Readers of this blog may recall Cato’s filing an amicus brief for an appeal in the Eighth Circuit supporting two Missouri women’s challenge to state requirements that they become licensed as cosmetologists or barbers before being allowed to work as African-style hair braiders. Obtaining the mandatory license from the Missouri Board of Cosmetology & Barber Examiners entailed undergoing a minimum of 1,000 hours of mostly irrelevant training and passing an exam with both written and “practical” (term used loosely) components.
Not only is over 90 percent of the required training completely inapplicable to the practice of African-style hair braiding, but seven of the nine board members are barbers, cosmetologists, or cosmetology school owners with a direct financial incentive to limit competition.
None of that mattered to the three judges on the Eighth Circuit panel, who yesterday after a full year of foot-dragging issued a perfunctory opinion upholding the district court ruling in the board’s favor. Instead of finally providing two aspiring entrepreneurs their day in court before a neutral arbiter, this ruling continues the pattern of courts’ violating bedrock due-process principles by rubber-stamping occupational regulations under the flimsiest of rationales.
Beginning with a single footnote in the 1938 case United States v. Carolene Products Co., the Supreme Court has scrutinized rights violations differently depending on how it classifies the right in question and whether the violation harmed “discreet and insular minorities.” (Ironically, the plaintiffs in Niang are both women and African Americans—two classes traditionally protected under this principle.) For a law that infringes so-called “fundamental” rights, courts apply what is known as “strict scrutiny” and require governments to prove that the law is narrowly tailored toward achieving a compelling government interest.
On the other end of the spectrum are economic rights that courts have decided are less important, with infringements only being reviewed under the much less rigorous “rational basis” standard. Under this lower standard, it is up to the person challenging the law to prove that it is not “rationally related” to a “legitimate” (real or imagined) government interest.
In 1955, the Supreme Court extended this standard to new extremes in Williamson v. Lee Optical Co., upholding a law that allowed only optometrists and ophthalmologists (but not mere opticians) to fit or duplicate lenses for glasses. After conjuring a number of potential justifications, the Court dismissively ruled that it was “enough that there is an evil at hand for correction, and that it might be thought that the particular legislative measure was a rational way to correct it (emphasis added).” While the entire concept of tiered scrutiny is itself deeply flawed, the district and now Circuit courts in Niang failed to meaningfully apply even the over-deferential rational basis standard, choosing instead to parrot (and even surpass!) Lee Optical as a means of tipping the balance further in favor of the Board.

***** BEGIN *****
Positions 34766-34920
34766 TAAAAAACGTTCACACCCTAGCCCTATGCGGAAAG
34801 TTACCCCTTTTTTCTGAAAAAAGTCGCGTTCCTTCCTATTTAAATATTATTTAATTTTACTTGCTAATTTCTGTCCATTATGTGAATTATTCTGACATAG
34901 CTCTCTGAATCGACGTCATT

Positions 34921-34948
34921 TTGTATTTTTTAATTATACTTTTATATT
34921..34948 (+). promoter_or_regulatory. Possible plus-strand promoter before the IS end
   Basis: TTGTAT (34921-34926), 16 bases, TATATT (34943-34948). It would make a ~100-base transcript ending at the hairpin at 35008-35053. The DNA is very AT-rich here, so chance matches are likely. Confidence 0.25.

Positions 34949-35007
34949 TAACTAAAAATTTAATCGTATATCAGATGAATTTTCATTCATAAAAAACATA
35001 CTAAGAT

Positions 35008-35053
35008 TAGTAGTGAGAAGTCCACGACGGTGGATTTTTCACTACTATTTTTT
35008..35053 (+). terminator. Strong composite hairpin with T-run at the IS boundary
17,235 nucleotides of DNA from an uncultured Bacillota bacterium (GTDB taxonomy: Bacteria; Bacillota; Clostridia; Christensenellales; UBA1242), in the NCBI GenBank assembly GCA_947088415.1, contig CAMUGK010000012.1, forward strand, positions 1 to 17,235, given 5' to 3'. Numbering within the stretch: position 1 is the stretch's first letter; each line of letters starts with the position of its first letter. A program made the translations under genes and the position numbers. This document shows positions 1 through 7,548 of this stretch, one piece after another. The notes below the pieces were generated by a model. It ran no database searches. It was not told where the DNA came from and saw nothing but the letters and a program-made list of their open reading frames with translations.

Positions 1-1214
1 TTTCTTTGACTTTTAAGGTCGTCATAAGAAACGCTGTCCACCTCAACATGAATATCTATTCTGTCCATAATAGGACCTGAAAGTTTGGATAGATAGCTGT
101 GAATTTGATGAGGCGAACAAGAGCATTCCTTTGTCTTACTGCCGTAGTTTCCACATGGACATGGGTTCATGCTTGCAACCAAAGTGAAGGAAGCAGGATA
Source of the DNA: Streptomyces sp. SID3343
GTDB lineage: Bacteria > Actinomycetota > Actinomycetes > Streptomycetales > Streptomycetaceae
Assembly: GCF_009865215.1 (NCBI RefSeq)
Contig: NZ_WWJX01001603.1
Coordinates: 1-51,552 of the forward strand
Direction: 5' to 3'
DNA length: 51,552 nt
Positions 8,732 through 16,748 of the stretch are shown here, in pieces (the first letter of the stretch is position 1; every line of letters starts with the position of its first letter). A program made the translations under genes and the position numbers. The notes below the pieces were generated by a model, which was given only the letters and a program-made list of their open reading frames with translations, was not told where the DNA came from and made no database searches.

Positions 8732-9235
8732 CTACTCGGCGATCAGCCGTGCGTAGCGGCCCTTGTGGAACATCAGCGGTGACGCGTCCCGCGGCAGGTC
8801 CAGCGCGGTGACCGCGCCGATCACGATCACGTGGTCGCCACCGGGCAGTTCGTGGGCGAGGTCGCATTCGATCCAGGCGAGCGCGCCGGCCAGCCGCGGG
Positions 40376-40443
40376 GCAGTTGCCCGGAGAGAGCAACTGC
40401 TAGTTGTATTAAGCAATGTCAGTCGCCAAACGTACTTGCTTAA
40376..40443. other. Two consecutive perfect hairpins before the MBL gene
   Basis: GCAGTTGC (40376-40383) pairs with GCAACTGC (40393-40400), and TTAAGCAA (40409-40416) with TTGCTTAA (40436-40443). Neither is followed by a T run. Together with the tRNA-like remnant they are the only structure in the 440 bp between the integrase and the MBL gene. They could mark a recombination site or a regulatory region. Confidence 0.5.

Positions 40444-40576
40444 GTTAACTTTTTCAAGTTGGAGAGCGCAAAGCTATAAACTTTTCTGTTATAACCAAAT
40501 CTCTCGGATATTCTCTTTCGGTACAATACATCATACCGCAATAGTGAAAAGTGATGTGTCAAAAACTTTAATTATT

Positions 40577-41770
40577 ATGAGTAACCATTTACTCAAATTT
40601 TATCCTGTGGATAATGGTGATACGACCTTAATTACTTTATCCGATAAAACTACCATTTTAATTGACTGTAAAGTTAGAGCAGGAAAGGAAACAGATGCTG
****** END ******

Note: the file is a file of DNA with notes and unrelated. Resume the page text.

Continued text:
In its initial ruling upholding the challenged licensing scheme, the district court engaged in factually unsupported speculation and invented justifications that the board itself had failed to imagine, thus denying the challengers any way to challenge either the rationality of the government’s means or the legitimacy of its ends. Now, by reiterating that the district court was “not bound to consider only the stated purpose of a legislature,” the Eighth Circuit has blessed the practice of trial judges’ acting as the government’s de facto co-counsel.
Even more outrageously, the opinion cited the absurd language from FCC v. Beach Communications (1993) holding that challengers must not only refute any justifications actually advanced by the state, but also negate “every conceivable basis which might support” the statute or regulation under review. What are the actual limits of this amorphous standard? Could a court rationalize requiring a hair braider to obtain a degree in economics to properly price her services? A medical degree with experience in pain management in order to protect the tender-headed? Mandatory viewing of 80’s hair metal videos in order to warn against the dangers of hair styling gone terribly wrong?
Not only must such decidedly irrational rationales be addressed, but challengers apparently must also invent time travel in order to challenge judicial justifications that only appear after all briefing and argument has been completed!
In any event, this will be appealed to the Supreme Court, where the justices will have the opportunity to reevaluate both the proper level of scrutiny used to assess occupational licensing and how levels of scrutiny are to be applied by courts more broadly. And while the panel opinion is certainly troubling, legal scholar and Cato senior fellow Randy Barnett offered an important reminder:
Court of Appeals judges are limited by precedent. We need [Supreme Court] Justices who will reconsider this constitutional wrong turn. But decisions like this don’t tell us if they will if elevated. And sadly neither will confirmation hearings.
One further disturbing aspect of the ruling is thus that one of the panelists, Judge Steven Colloton, appears on President Trump’s list of potential Supreme Court nominees. By contrast, another member of the Trump shortlist, newly confirmed Fifth Circuit Judge Don Willett, wrote a concurrence while on the Texas Supreme Court that addressed this very issue of overly burdensome occupational licensing in a manner that properly considered plaintiffs’ right to earn an honest living in the face of arbitrary government regulations.
If nothing else, Niang should remind us all of the need for substantive debate at future judicial confirmation hearings, not frivolous demagoguery.
Our thanks to research assistant Anthony Gruzdis for his help with the post.